We'd like to collect further information so if you know of anything - maybe interesting people who are buried in Toxteth Cemetery or who lived in the villas around the park - please email us at history@tann.org.uk.

Sefton Park in Postcards



Sefton Park



Read more about the fascinating history of the locations within TANN and the surrounding areas.

Ken Pye

Information in this section is kindly provided by Liverpool historian and author Ken Pye.


Read the latest bi-monthly newsletter about all the issues concerning life in TANN and the surrounding area.

In this issue:

  • TANN Newsletter March 2020

16-Sept-2009 - Sefton Park Presbyterian Church (Brompton Avenue)

Sefton Park Presbyterian Church opened in 1879 on the corner of Brompton Avenue and Croxteth Gate, where Brompton Court now stands. It was a fine building with a carved central pulpit raised over the choir stalls, a magnificent organ and Burne-Jones windows including representations of Faith, Hope and Charity. The Liverpool Review of 1894 described it as “without doubt the most flourishing centre of religious activity in Liverpool” and its congregation, including many civic and business leaders, as “probably the richest and most influential in Liverpool”. Among them were the Crawfords – of the biscuits – and the Fyffes of banana fame. There was a strong Scottish connection. Members paid pew rents and others wishing to attend services would have to queue outside until the last minute when they were admitted to take any spare seats.

The church spawned associated mission churches initially in Earle Road and Smithdown Road and, in 1896, when every sitting in the church was taken, they built St. Columba’s Church at Smithdown Gate – now a sheltered housing complex next to the service station – so that their servants would be able to attend church.

Jane Saxby, born in 1904, was a local community activist who lived for many years in York Avenue and died at 96. Her family moved to Lodge Lane in 1909 when her father got a job as Church Officer at the Presbyterian Church. He was responsible for the cleaning of the building which could house a congregation of 900 in a three galleried church and also contained a lecture hall, guild rooms, court (church council) room, a large room for women and committee rooms. Jane’s mother was expected to help out at the many social functions held there. Her father, who was paid 30/- per week (£1.50) also waited on the minister who had a manse and a stipend of £900 per year - a very large amount a century ago. A particularly charismatic minister a few years earlier had been paid £1200 per year.

Jane’s family attended the church but only sitting in a back pew in the gallery. At 8, Jane became a junior member of the choir which was recruited from local schools as, she said, the congregation would have considered the pay and discipline beneath them. For her, it was untold wealth with payment of a penny for each service and choir practice (at a time when her pocket money was a halfpenny a week) and half a crown for the fashionable weddings and funerals for which the church was in demand. During World War I there were many moving services for officers killed in France, the sons of their Scottish families.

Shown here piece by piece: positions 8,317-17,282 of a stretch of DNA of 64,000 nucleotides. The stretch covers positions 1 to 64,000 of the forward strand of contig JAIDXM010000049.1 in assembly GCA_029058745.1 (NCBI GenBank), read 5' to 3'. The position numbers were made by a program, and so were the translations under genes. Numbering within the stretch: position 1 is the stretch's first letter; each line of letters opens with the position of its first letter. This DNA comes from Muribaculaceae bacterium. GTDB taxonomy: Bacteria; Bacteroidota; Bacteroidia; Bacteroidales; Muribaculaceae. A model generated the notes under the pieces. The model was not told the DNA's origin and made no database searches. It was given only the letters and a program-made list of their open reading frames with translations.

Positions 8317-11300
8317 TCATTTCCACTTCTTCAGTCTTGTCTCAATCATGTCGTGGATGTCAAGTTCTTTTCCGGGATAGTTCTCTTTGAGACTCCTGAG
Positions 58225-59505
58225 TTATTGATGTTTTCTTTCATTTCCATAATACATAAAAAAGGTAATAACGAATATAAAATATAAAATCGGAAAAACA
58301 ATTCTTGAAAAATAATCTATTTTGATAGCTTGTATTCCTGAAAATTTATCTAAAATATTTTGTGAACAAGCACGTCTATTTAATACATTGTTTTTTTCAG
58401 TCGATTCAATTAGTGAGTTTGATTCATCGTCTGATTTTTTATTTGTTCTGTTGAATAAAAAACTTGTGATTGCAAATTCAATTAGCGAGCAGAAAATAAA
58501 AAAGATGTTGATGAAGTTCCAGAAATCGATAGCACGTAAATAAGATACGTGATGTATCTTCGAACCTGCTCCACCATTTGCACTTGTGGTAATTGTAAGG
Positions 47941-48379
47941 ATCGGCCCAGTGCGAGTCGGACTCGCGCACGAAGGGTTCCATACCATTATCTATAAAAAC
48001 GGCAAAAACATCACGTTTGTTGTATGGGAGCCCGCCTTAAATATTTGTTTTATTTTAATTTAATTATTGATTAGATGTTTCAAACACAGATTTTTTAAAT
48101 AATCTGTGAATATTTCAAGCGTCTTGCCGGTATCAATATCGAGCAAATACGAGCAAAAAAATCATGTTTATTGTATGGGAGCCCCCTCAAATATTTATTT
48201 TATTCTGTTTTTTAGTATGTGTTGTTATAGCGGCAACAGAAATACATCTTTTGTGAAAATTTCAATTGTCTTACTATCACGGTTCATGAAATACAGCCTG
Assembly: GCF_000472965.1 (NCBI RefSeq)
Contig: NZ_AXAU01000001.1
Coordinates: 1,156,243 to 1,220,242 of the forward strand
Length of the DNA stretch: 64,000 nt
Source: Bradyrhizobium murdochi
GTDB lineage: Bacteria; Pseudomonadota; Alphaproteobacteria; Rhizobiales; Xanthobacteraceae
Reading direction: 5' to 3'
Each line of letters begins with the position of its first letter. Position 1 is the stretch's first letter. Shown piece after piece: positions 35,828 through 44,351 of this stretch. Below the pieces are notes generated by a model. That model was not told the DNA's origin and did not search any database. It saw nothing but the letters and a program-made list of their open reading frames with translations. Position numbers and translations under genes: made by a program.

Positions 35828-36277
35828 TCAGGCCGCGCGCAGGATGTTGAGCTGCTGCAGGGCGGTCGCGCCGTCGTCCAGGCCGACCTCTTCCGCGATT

Sefton Park was a world away from the poverty of Lodge Lane and Jane remembered the beautifully maintained park with exotic flowers and statues and a bandstand where there was music played every Wednesday evening and on Saturdays. The mansions around the park had up to a dozen servants, greenhouses, coach houses and mews grouped away from the houses and there was a Rotten Row for horseriding. Later Jane became a member of the church Girls’ Concert Party which sometimes provided after-dinner entertainment to the wealthy residents whose sons were away at boarding school and whose daughters had governesses.

During World War 2, there was a canteen in the upper hall for the soldiers manning the ack-ack guns in Sefton Park and the church also suffered some bomb damage. The church went into some decline after World War 2 when the congregation scattered: the well-off went to labour saving homes as they were unable to get servants, the mansions became apartments and the family houses flatlets and bedsitters. Jane moved to the Avenues in 1957 and commented wryly that it had taken two living-in servants sleeping in the equivalent of her kitchen and a daily skivvy to look after the family of four who lived in her house in 1920.

Eventually the church – which had in 1972 become part of the United Reformed Church - was demolished in the mid seventies, the stained glass windows, pulpit and choir stalls were shipped to America and the pews sold off. Fewer than 40 years later, few residents of the Avenues remember it at all.